Something Mayor Don Plusquellic didn’t expect happened when he spoke in East Akron last fall to drum up support for the pending school levy.
When he mentioned that business leaders from another country were in town to check out Akron, people clapped. As Plusquellic tried to remember what he had just said that drew the applause, he realized they were indicating support for his international efforts.
“This group of regular people in East Akron — in East Akron — they suddenly get it,” Plusquellic recalls thinking. “I’m meeting with business leaders to attract them here. Finally, I’ve reached the crest.”
Plusquellic’s international economic development campaign, which also has involved him regularly traveling to other countries, might be the effort that has drawn him the most praise — and the most criticism — during his 27 years as mayor. It’s also one of the reasons the Greater Akron Chamber picked him as this year’s winner of the H. Peter Burg award, which honors business leaders for promoting economic development in the Akron area.
Plusquellic will be recognized Tuesday evening before a sold-out, record crowd of 1,100 people at the John S. Knight Center.
“I’ve been with him, and it’s not easy work,” Joe Kanfer, president and CEO of GOJO Industries and a past Burg award recipient, said of the international trips. “You are constantly spending time on your feet, meeting people, pitching Akron, bringing business to Akron. [The city] is not on the top of the list when a company is thinking of coming to America.
“If you are not out there selling your community, you are not going to get [companies] to come,” Kanfer said.
Past recipients of the Burg award and the chamber’s executive committee chose Plusquellic. He is the first elected official picked for the honor, which previously has gone to business leaders in the private sector.
Steve Marks, chief executive officer of Main Street Gourmet and last year’s winner, will present the award.
“So many big projects have happened over the past few years,” said Rebecca Guzy Woodford, vice president of the Greater Akron Chamber. “That made a big impression on our previous winners, along with the executive committee.”
Plusquellic said he is honored to receive the award, especially because he knew the late Burg well and worked closely with the FirstEnergy CEO on numerous projects. The mayor has been recognized nationally and internationally for his economic development efforts, but said it’s nice to be singled out in his hometown by such a distinguished group.
“I think it’s very significant to receive something from people who realize this is not just a year’s work, but a career’s work,” said Plusquellic, 63, Akron’s longest-serving mayor.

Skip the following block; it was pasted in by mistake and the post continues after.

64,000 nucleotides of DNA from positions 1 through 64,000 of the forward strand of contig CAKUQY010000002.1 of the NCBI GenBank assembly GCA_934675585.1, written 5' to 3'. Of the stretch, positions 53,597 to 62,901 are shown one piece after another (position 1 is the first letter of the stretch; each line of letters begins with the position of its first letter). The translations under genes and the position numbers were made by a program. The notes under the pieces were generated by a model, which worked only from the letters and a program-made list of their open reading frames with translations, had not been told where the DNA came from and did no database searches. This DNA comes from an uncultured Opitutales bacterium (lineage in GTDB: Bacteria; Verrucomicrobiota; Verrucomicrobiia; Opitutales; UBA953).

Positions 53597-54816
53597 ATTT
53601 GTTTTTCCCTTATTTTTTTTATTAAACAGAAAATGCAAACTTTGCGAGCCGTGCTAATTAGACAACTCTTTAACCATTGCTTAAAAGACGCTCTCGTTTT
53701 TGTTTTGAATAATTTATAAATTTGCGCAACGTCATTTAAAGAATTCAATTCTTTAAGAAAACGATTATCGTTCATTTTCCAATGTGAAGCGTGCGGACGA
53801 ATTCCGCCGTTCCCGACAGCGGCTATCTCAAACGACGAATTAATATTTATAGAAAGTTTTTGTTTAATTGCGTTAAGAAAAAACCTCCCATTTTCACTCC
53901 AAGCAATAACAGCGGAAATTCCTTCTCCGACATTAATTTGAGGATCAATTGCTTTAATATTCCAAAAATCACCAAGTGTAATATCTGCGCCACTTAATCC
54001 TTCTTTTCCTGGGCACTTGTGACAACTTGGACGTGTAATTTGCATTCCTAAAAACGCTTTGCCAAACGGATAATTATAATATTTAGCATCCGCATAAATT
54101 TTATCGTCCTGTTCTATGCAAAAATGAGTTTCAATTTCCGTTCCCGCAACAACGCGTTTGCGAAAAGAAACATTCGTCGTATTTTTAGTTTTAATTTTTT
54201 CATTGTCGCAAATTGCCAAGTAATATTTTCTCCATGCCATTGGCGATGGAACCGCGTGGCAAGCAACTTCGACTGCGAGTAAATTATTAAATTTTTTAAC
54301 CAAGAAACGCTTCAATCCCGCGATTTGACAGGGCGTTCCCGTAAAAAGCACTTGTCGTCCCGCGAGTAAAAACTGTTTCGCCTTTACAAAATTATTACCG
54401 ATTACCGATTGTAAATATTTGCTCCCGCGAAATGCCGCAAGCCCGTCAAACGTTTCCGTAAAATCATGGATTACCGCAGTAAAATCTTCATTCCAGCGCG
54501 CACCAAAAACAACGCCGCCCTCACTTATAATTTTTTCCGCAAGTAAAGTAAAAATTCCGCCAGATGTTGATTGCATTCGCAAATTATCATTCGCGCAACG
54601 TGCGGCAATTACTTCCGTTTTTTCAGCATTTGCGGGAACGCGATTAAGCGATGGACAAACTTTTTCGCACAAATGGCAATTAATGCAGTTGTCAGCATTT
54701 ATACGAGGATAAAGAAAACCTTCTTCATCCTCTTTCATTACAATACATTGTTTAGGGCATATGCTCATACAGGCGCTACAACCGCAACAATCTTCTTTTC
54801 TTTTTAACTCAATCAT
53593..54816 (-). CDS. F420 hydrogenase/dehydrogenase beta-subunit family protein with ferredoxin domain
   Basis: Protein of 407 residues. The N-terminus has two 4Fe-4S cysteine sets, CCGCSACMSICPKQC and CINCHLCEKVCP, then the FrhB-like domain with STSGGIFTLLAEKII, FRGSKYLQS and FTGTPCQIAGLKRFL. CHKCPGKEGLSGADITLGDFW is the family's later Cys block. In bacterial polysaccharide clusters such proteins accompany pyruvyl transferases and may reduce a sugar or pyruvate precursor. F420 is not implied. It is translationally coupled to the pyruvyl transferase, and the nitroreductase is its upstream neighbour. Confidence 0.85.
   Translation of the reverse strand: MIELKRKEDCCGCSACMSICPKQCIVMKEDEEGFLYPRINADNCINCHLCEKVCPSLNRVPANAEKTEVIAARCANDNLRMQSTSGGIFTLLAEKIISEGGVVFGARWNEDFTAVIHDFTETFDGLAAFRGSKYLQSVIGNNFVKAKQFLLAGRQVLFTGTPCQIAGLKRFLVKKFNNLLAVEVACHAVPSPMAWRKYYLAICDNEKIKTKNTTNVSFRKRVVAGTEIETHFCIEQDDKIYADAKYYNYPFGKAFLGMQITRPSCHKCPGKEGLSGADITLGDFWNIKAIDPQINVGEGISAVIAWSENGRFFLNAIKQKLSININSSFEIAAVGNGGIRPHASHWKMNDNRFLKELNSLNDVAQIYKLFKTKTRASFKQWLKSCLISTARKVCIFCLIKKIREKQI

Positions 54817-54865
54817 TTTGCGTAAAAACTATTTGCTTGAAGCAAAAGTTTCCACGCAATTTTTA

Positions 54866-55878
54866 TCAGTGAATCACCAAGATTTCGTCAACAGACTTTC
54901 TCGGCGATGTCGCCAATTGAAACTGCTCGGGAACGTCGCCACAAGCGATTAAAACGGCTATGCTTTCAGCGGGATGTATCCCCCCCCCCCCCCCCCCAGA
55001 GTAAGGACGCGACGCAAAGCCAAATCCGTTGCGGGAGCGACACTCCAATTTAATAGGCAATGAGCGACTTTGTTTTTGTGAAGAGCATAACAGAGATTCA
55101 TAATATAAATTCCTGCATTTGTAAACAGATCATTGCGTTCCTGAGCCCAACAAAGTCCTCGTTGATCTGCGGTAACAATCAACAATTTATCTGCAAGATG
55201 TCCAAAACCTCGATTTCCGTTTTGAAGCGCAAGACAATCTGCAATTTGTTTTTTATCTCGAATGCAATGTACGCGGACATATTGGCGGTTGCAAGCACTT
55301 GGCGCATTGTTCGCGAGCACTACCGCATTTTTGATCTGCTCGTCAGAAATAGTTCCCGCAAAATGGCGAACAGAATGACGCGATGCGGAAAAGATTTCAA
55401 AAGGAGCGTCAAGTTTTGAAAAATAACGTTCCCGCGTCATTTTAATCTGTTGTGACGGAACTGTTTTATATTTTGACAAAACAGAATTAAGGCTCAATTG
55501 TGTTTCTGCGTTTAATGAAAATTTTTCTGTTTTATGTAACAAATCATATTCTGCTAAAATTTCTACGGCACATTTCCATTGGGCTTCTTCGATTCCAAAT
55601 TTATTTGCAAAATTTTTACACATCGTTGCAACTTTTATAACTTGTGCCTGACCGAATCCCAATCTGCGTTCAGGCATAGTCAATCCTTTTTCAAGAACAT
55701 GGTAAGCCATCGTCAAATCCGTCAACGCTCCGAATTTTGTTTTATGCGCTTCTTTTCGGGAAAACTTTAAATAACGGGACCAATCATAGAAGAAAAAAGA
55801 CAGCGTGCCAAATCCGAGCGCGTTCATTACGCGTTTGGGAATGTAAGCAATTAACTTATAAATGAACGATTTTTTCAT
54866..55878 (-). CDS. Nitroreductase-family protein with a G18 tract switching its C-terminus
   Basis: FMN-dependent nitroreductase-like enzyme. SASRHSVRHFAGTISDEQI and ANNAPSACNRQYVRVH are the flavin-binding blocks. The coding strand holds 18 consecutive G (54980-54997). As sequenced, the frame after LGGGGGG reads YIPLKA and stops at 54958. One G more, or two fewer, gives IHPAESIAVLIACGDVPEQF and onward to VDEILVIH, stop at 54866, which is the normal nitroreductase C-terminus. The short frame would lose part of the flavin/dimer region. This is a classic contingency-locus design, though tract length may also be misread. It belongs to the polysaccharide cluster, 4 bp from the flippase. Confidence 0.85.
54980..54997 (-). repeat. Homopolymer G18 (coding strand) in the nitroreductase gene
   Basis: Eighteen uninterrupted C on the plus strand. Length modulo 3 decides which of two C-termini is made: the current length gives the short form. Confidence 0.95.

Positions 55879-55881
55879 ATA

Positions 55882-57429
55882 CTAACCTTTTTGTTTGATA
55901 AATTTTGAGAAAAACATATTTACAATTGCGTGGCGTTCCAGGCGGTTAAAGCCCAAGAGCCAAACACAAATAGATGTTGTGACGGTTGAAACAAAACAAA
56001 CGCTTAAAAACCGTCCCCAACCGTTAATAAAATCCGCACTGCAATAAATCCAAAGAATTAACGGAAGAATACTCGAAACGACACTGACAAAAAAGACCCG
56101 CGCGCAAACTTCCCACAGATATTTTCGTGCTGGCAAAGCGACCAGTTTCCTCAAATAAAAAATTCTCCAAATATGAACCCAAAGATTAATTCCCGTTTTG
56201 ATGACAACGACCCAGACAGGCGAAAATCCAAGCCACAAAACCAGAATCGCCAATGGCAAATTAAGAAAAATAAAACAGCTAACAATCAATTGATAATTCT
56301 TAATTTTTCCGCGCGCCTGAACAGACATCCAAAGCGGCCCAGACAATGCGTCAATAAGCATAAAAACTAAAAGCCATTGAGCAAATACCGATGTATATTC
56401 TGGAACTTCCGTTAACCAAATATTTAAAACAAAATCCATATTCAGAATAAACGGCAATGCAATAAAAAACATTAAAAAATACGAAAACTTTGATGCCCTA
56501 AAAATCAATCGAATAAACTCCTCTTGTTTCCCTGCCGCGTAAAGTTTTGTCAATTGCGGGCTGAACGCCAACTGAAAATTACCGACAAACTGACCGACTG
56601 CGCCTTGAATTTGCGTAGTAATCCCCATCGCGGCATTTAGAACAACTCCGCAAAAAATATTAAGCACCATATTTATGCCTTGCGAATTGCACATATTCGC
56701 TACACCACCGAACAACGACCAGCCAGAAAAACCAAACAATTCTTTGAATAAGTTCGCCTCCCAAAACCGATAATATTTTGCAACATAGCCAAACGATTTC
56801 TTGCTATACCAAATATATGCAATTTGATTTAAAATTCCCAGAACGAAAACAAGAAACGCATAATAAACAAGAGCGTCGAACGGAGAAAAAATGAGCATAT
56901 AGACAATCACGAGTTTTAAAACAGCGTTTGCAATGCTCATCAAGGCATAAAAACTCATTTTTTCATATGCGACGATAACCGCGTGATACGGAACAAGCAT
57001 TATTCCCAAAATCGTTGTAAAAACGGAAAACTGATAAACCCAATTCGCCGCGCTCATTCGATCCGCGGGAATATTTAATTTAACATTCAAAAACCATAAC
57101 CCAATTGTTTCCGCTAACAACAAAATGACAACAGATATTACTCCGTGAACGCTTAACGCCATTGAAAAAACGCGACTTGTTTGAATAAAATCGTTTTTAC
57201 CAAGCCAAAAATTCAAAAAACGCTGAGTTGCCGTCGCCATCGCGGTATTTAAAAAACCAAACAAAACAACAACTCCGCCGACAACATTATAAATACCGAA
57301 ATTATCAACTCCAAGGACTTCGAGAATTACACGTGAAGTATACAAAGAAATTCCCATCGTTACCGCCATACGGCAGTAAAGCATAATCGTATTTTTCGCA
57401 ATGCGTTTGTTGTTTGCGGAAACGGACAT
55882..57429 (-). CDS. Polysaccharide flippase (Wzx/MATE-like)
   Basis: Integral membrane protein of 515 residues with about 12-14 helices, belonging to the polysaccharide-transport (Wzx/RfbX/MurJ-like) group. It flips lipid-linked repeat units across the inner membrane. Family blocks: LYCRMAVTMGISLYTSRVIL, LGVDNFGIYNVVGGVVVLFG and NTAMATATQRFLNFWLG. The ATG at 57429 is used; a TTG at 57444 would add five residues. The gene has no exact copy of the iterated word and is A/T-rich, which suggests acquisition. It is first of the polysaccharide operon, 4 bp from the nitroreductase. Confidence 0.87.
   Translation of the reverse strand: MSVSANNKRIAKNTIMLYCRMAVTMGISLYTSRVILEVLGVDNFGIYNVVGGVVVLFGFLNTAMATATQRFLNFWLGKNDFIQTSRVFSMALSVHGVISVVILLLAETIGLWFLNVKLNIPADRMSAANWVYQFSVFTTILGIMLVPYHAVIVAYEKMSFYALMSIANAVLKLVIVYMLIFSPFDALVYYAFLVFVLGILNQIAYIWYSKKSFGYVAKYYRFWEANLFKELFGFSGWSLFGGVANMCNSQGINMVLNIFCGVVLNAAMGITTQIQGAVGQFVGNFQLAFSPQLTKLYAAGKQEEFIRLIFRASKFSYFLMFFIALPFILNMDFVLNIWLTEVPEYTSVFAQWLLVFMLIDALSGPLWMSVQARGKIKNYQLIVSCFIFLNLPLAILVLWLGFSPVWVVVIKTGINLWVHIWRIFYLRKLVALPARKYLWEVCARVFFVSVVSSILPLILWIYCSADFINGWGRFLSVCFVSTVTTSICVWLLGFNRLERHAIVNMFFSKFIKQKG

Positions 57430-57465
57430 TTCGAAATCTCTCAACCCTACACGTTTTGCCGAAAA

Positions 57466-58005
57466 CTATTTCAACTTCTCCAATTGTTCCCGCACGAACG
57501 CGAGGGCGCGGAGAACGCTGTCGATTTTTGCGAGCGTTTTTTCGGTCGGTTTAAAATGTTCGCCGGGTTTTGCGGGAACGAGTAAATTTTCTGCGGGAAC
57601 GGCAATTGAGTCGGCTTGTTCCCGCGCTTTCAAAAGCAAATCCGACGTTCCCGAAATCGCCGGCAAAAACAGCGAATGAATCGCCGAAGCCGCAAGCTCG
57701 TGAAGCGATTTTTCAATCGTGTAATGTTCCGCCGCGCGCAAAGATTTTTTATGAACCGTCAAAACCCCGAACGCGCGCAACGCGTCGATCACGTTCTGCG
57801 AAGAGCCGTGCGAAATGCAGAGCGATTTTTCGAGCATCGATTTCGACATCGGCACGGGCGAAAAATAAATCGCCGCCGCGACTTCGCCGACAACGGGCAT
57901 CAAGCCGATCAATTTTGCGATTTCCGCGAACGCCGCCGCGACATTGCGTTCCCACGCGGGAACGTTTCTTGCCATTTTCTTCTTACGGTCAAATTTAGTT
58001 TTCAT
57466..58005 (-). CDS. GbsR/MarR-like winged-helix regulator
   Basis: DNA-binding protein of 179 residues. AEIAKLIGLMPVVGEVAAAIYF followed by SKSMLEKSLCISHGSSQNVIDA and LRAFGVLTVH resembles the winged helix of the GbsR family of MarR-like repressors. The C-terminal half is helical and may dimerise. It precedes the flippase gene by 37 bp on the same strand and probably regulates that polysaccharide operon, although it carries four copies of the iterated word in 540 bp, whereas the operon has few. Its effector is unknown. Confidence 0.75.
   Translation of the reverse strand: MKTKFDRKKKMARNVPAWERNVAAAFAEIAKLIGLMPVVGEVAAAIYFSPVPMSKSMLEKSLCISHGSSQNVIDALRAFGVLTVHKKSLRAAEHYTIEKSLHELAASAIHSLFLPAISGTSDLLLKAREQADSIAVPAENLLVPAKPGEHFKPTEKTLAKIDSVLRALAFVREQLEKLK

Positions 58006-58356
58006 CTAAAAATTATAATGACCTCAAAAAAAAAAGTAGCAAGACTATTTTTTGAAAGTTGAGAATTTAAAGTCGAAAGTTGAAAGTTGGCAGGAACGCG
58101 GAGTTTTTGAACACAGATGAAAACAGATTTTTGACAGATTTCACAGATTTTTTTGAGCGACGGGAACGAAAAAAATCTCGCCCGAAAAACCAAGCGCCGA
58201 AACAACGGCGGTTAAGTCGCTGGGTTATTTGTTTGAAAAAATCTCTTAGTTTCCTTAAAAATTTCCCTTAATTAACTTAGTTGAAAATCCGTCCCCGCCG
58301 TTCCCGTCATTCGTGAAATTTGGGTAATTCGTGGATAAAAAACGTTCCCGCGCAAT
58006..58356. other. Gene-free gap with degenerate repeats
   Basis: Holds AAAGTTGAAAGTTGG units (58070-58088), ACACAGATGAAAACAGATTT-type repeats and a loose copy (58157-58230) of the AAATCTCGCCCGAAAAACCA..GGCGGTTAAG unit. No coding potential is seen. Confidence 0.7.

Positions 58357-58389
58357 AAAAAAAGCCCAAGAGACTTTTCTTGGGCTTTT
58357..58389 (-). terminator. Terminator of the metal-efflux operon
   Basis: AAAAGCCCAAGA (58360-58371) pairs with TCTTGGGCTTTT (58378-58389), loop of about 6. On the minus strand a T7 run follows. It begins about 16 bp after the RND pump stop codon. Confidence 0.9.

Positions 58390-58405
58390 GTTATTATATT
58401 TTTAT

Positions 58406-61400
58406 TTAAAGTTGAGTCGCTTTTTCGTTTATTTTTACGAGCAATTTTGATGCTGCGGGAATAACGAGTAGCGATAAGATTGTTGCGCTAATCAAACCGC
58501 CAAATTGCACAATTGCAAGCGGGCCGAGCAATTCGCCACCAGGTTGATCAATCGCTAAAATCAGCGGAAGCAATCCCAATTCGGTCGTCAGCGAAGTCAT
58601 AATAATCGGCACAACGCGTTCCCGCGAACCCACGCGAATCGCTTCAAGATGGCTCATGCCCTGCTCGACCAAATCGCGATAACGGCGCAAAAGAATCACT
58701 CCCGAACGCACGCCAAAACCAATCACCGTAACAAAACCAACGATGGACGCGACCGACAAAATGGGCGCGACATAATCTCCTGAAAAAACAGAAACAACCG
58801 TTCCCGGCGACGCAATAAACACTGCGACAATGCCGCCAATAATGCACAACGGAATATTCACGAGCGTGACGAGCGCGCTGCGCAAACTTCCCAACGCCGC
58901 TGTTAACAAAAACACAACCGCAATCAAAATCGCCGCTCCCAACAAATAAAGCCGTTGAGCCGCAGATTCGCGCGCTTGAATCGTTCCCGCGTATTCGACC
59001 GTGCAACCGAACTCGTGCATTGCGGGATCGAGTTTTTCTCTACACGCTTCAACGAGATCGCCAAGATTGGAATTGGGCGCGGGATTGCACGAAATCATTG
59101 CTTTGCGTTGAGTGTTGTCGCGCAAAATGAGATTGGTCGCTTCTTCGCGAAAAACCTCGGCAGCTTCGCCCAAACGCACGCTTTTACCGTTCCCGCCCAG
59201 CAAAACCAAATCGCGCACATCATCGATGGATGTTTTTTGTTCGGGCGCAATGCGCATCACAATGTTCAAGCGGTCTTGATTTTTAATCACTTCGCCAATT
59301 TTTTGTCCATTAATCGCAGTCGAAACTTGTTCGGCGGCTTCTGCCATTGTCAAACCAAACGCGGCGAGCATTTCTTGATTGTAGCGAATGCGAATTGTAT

As Plusquellic spoke, maps and drawings propped on the ledge of his conference center illustrated his efforts over the years: two maps of the biomedical corridor, a coordinated effort between the University of Akron and the hospitals that Plusquellic dreamed up to attract medical businesses to the city; a drawing of the new Firestone/Litchfield Community Learning Center (the mayor came up with the idea of using income taxes to pay for the school district’s construction project); and a map of the downtown entertainment district.
Asked about his most significant accomplishment, Plusquellic picked two.
He chose the development of downtown — doubling the number of people working in the center city from 15,000 to 30,000 during his tenure. He likes to point out that this raised enough revenue to pay for the salaries of 125 firefighters or police officers. He said he no longer hears complaints about the city investing in downtown.
Plusquellic also pointed to the creation of joint economic development districts (JEDDs), which facilitate tax sharing between cities and surrounding communities in exchange for utilities and helped curb the annexation wars and business poaching that used to be the norm. Akron has agreements with four townships and five communities and is currently working on one with Hudson.
“This has taken out of the public domain the animosity and the battles,” Plusquellic said. “That is vitally important for our whole region.”
What others say
Kanfer thinks Plusquellic’s most important accomplishment was keeping the Goodyear Tire & Rubber Co.’s headquarters in Akron. He said the mayor has created a good balance between providing for “quality of life and business needs.”
William Considine, president and CEO of Akron Children’s Hospital and another past Burg winner, points to the creation of the biomedical corridor as the mayor’s crowning achievement.
He said the corridor is creating bridges between Akron and numerous countries, including Slovenia, Israel, Finland and Germany.
Plusquellic said the main thing he still wants to achieve is creating scholarships for graduating high school seniors. Voters shot down his proposal in 2008 to lease the city’s sewers to fund college scholarships.
The mayor said he’s searching for another way to generate funds, though probably with a smaller pot of money than the sewer lease would have provided.
“I would like to do that in my lifetime,” he said. “That’s the single most significant difference I could make.”
Considine highlighted Plusquellic’s commitment to helping children as one of the reasons he deserves the award. He said the mayor has supported every levy campaign and proposed the sewer-lease idea.
“He’s not afraid to get out there on a limb and advocate for our children,” he said.